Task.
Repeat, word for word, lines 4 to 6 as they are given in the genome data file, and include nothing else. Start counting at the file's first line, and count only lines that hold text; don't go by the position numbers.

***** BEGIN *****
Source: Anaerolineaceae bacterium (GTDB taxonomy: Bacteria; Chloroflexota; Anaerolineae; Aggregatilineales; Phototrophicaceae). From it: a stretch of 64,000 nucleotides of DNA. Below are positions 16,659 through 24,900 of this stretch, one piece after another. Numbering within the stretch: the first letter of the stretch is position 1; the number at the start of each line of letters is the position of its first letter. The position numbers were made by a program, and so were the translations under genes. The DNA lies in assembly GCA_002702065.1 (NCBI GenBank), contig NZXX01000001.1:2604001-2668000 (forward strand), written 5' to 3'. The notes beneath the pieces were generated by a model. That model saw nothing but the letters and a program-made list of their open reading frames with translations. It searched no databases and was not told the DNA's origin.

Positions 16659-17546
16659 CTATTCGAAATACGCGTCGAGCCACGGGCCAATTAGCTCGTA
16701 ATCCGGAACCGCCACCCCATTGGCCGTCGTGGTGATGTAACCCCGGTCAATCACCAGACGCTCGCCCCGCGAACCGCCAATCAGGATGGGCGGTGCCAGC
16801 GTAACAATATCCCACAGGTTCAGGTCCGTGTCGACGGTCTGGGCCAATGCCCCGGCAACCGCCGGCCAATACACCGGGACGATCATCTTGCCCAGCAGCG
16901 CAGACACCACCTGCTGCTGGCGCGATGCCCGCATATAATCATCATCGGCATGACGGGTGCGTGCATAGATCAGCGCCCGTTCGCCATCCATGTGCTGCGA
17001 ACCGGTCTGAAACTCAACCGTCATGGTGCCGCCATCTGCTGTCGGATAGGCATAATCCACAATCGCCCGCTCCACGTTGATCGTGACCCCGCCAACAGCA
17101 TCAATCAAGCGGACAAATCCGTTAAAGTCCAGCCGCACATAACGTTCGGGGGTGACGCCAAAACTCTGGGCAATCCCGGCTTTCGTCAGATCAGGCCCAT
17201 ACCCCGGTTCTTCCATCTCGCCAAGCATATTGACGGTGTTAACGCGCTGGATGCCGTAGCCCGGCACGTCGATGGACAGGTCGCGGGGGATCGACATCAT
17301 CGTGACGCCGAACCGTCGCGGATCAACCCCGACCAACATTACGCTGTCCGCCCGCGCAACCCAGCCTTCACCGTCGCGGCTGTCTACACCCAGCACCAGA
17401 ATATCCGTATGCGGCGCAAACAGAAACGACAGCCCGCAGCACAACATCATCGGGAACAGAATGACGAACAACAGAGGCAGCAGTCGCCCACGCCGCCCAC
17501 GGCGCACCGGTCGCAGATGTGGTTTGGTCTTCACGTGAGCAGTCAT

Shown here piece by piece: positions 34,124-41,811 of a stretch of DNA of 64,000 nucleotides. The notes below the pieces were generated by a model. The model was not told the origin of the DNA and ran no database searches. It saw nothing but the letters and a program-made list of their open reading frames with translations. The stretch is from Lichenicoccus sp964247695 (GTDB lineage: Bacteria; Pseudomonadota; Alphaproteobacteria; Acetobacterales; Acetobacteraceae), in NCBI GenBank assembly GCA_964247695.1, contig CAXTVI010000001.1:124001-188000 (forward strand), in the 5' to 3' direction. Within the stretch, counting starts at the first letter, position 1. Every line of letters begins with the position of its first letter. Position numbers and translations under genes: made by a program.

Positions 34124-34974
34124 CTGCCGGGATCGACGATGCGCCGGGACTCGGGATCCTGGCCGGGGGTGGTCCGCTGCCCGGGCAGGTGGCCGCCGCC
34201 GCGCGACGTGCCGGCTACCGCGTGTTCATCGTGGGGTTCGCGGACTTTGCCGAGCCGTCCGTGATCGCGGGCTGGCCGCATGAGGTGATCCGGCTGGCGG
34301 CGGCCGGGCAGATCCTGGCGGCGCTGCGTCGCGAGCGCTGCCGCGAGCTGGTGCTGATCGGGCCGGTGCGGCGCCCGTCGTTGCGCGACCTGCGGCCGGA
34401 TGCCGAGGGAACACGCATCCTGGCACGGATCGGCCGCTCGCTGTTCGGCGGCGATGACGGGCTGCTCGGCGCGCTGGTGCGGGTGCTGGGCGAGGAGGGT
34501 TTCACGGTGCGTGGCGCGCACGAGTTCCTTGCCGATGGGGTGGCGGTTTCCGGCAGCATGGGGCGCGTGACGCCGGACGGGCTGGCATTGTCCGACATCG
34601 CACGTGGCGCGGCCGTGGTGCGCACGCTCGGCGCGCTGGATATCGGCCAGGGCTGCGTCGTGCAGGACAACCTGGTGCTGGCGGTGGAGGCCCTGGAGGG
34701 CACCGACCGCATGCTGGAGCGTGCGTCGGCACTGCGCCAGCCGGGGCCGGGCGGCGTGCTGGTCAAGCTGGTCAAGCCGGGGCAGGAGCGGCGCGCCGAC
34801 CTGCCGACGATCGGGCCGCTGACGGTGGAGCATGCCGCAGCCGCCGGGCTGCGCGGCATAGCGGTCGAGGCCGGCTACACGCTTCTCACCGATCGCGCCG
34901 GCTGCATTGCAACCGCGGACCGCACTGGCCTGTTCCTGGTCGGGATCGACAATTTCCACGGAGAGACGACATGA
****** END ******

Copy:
16701 ATCCGGAACCGCCACCCCATTGGCCGTCGTGGTGATGTAACCCCGGTCAATCACCAGACGCTCGCCCCGCGAACCGCCAATCAGGATGGGCGGTGCCAGC
16801 GTAACAATATCCCACAGGTTCAGGTCCGTGTCGACGGTCTGGGCCAATGCCCCGGCAACCGCCGGCCAATACACCGGGACGATCATCTTGCCCAGCAGCG
16901 CAGACACCACCTGCTGCTGGCGCGATGCCCGCATATAATCATCATCGGCATGACGGGTGCGTGCATAGATCAGCGCCCGTTCGCCATCCATGTGCTGCGA